Wednesday, June 25, 2014

Showtime’s Boxing Showcase Provides Another Memorable Night At The StubHub Center

Over the last decade one of the most popular Boxing venues has been the StubHub Center (Formally the Home Depot Center) in Carson, California. A venue that has played host to several of the sport’s memorable battles in recent years including two of the epic series of fights between Rafael Marquez and Israel Vazquez, Timothy Bradley vs. Ruslan Provodnikov, and Marcos Maidana vs. Josesito Lopez just to name a few. The StubHub Center has certainly earned it’s place as a big time Boxing venue.

On June 21st the Boxing world again focused it’s attention on the StubHub center for a card that featured two storylines, three former world champions beginning their road back into contention and two former top amateur standouts meeting for a vacant world championship.  The card televised by Showtime and it’s sister channel Showtime Extreme had a good balance of intrigue and the element of the unknown.

In addition to four fights centered around those two storylines the night’s action began with a Heavyweight bout. Undefeated American prospect Dominic Breazeale would face veteran Darvin Vargas.

Breazeale, who entered his fight against Davin Vargas unbeaten in ten professional fights with nine of those wins coming by knockout could eventually see himself as a contender down the road.  On this night Breazale would be given a test by a “Game “ Vargas who was more than willing to stand and engage with Breazeale. Despite his willingness to engage with Breazeale and landing more punches than any of Breazeale’s previous opponents, Vargas was unable to nullify Breazeale’s offense suffering a knockdown in the second round from a right hand before the fight was stopped by Referee Thomas Taylor in round three. Official time of the stoppage was 2:26 of round three.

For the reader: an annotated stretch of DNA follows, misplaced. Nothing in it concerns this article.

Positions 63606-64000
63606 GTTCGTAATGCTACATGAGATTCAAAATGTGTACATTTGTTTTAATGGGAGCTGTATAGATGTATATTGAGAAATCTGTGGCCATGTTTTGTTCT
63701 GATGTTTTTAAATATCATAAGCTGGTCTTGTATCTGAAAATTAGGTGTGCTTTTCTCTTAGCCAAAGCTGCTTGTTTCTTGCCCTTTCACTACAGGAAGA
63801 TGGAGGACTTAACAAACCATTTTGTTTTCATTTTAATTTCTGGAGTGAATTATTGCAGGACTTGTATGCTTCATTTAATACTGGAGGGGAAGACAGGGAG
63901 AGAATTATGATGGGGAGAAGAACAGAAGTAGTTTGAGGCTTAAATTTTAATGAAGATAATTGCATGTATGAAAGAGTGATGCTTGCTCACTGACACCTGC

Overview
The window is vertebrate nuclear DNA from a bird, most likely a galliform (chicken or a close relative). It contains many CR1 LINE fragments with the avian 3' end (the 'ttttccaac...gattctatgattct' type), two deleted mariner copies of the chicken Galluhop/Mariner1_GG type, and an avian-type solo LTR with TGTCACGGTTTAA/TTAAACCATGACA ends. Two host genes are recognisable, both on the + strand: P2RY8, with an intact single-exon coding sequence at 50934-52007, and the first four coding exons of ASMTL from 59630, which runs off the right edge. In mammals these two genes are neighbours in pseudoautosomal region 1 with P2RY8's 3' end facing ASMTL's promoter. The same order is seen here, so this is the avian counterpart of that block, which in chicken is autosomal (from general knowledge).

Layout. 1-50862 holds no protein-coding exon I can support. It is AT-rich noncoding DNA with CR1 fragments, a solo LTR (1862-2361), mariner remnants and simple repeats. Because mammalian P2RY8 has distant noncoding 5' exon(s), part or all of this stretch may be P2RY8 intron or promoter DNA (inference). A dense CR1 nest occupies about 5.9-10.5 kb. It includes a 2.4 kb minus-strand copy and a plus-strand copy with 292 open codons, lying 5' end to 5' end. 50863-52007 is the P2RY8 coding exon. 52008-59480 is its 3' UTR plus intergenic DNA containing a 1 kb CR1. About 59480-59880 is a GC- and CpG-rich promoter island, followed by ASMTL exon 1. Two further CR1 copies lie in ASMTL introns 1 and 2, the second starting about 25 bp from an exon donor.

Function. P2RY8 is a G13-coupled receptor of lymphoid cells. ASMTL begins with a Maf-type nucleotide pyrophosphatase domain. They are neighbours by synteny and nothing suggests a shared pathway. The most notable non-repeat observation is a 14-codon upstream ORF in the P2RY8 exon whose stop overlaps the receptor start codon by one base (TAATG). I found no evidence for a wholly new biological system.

This should be looked at as another step in the development of Breazeale. An impressive performance against a fighter in Vargas who did provide somewhat of a test. A question that will be asked of Breazeale and those who handle his career as he progresses will be how soon will he be put in against a battle tested veteran.  It can be an interesting conundrum for those who handle a fighter to determine when he should move up in competition. It will be interesting to see where Breazeale goes from here as he looks to advance up the Heavyweight ranks. 

The first former world champion to compete on this card would be former three-time Light-Heavyweight world champion Chad Dawson. Dawson, who was fighting for the first time since suffering back to back knockout losses to Andre Ward and Adonis Stevenson faced veteran George Blades in a Cruiserweight fight.  As I said in previewing this card the questions that Chad Dawson would have to answer would be what effect did those two knockout losses have on him and whether there would be any ring rust after being out of the ring for one year.